Romance readers are often accused of giving in to escapism. You’ve heard those critics, the ones you want to roll your eyes at. They don’t get it. They seem to think that escapism is a bad thing! In fact, reading a Romance set in a place or even a time far, far away from your own is the next best thing to taking a long trip and immersing yourself in a different culture.
I first started reading Romance in high school, when I was definitely trapped in one spot. My daily fantasies of running away from the mean girls and indifferent boys, hopping a ship, and going to England, where I would hide in the countryside until a handsome aristocrat noticed me met their imaginative match in romantic stories of Regency pirates. The freedom that I found in reading about pirates (the ultimate gateway drug to the world of alpha heroes and feisty heroines) carried me through a difficult time in my life. It also peeked my curiosity about the times and places I was reading about.
Traveling the world is a prospect that most of us can only dream about, but just because we might not ever be able to ride across the Scottish Highlands or visit Mayfair in London or even see the wide, sprawling prairie of the American west doesn’t mean we can’t travel through the pages of a book. Romance novels in particular are rich with detail about the sights and sounds of worlds we would visit if we could.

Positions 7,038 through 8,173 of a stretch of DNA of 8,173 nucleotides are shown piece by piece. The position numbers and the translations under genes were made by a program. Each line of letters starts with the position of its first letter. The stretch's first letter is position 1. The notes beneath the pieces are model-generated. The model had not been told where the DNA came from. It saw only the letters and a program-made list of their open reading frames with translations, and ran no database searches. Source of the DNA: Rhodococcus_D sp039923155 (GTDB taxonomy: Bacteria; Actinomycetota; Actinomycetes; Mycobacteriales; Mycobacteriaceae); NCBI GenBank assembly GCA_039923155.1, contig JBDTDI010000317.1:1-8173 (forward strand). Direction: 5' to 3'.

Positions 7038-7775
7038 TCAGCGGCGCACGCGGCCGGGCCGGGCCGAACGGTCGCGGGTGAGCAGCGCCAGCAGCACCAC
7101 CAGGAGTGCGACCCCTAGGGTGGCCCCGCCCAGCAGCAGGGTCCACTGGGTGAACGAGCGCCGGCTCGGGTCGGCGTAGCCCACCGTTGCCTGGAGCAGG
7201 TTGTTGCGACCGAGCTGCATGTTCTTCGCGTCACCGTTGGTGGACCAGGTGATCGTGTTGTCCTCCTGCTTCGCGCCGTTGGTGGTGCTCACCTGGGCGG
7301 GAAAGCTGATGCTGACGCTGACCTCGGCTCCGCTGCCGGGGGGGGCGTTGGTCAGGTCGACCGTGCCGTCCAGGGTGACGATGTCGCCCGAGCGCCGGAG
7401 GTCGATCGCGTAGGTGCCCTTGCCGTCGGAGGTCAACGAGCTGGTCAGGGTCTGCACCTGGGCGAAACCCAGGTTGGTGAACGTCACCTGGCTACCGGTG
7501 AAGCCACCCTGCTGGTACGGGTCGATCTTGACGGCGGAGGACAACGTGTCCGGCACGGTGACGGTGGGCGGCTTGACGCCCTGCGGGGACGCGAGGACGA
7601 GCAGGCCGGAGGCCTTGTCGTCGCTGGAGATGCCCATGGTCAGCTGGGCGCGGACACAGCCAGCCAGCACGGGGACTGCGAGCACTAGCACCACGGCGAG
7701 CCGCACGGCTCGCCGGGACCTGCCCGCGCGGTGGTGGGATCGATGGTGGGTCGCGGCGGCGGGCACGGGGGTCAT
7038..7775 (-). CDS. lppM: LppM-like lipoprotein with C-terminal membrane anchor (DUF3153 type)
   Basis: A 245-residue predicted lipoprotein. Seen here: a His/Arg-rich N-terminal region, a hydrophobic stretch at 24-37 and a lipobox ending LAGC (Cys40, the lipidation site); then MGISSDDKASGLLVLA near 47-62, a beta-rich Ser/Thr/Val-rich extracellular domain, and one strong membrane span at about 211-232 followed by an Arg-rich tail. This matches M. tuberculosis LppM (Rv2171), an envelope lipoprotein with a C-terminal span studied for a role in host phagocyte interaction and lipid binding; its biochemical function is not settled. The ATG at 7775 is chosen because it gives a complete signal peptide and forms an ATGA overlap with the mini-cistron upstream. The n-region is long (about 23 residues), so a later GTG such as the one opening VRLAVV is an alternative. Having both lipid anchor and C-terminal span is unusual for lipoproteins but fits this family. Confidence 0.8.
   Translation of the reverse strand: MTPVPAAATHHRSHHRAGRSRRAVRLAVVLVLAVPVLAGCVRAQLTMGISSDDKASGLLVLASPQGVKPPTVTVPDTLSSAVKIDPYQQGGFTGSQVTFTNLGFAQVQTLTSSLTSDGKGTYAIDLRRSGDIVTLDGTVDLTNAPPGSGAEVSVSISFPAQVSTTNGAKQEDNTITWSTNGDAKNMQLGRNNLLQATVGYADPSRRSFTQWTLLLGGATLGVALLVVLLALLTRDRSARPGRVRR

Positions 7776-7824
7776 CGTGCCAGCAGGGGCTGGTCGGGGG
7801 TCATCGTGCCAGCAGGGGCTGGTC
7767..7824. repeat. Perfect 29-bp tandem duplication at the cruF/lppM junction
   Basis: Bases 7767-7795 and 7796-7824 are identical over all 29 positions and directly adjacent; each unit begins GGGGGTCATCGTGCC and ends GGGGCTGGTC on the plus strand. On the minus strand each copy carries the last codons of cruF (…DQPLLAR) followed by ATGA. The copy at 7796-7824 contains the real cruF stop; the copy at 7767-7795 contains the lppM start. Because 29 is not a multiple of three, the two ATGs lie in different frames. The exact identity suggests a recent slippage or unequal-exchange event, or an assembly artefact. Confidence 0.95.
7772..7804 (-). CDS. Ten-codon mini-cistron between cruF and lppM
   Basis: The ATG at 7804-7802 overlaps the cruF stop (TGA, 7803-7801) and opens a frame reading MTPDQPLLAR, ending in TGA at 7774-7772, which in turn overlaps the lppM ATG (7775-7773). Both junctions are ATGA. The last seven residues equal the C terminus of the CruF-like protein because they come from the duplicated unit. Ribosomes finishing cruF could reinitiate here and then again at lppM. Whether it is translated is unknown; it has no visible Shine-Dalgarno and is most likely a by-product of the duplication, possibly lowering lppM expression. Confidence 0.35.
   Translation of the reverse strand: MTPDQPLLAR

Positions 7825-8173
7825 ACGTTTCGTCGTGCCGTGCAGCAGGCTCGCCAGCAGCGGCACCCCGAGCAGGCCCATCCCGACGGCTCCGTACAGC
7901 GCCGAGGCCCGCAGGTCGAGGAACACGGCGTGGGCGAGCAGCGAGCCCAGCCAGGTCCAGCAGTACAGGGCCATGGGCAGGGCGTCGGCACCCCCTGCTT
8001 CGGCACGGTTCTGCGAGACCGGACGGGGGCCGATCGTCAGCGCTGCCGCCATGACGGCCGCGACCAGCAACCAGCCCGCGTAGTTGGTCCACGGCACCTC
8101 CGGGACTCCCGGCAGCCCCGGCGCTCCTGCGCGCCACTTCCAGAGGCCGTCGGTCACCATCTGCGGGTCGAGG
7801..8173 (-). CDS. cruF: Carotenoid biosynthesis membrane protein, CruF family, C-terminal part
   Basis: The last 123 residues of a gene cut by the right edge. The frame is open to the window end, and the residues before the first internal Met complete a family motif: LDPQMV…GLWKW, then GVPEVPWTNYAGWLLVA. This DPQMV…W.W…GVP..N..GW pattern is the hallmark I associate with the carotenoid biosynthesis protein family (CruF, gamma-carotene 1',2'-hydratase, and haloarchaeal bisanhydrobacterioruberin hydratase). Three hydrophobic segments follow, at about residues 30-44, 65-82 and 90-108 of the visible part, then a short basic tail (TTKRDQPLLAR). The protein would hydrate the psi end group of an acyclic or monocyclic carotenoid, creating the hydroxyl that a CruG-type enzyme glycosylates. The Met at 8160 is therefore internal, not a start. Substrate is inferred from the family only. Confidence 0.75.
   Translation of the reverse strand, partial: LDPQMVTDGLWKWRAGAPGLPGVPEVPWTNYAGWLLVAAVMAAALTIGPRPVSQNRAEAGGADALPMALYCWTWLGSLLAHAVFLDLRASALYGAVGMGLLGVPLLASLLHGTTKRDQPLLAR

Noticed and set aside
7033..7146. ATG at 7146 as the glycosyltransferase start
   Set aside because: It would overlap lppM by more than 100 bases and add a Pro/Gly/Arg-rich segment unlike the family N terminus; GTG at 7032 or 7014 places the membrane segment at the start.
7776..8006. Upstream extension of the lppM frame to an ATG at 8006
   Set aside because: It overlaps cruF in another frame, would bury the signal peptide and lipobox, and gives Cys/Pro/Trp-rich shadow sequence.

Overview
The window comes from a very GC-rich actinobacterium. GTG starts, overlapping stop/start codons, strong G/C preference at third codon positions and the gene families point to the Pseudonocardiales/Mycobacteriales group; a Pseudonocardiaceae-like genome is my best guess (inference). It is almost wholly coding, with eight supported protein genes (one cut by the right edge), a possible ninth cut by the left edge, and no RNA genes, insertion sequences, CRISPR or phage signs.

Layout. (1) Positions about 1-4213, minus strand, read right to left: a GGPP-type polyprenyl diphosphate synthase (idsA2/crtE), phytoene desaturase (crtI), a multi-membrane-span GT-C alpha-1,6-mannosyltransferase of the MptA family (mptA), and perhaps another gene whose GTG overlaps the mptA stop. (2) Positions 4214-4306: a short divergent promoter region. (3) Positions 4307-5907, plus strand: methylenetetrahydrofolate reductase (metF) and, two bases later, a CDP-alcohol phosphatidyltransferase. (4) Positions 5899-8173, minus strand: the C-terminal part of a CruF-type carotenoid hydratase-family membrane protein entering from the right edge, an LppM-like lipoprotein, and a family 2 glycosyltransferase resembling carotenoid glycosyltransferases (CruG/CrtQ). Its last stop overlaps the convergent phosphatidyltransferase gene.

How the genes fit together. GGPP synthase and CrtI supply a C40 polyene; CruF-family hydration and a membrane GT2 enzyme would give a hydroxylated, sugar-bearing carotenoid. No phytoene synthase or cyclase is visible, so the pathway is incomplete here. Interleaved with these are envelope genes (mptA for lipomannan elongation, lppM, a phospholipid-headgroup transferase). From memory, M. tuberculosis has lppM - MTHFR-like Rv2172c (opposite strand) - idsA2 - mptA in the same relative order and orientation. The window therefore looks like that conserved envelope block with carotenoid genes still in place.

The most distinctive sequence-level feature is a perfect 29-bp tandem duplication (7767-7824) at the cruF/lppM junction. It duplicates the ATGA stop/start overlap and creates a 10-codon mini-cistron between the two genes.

More importantly, through Romance novels we learn about our world in ways that we never could sitting at home and watching tv. In the Historical Romances I’ve written, both The Noble Hearts medieval series and the Montana Romance historical western series, I’ve worked hard to capture the essence of times and places that may have been glossed over in history class. What did a day in the life of a medieval village look like? What would you have seen if you had walked up and down crowded streets lined with taverns and booths selling everything from vegetables to baskets to the latest quills and inks to write illuminated letters? What would the wind have felt like on your face as the train pulled into a distant frontier station in 1895? What wonder would you have experienced when you saw a light bulb shine for the first time? Just how cold was a Montana winter when you had to ride a horse through a blizzard to warn friends of coming danger?
You don’t find those sorts of things on The Travel Channel. There is a level of deep involvement in books, a level of emotional commitment in Romance, that carries us right out of tour everyday lives and takes us as far as our imagination can go. By escaping into the world of these love stories, we aren’t just indulging in brain candy, as the critics mistakenly like to think. We’re voyaging. We’re learning. We’re committing these places and people, these times and these venues to our hearts and minds and imaginations. What a blessing to be able to travel the world, now and then, while lounging on our sofas at home! Romance readers may very well be some of the most well-traveled people in the world.
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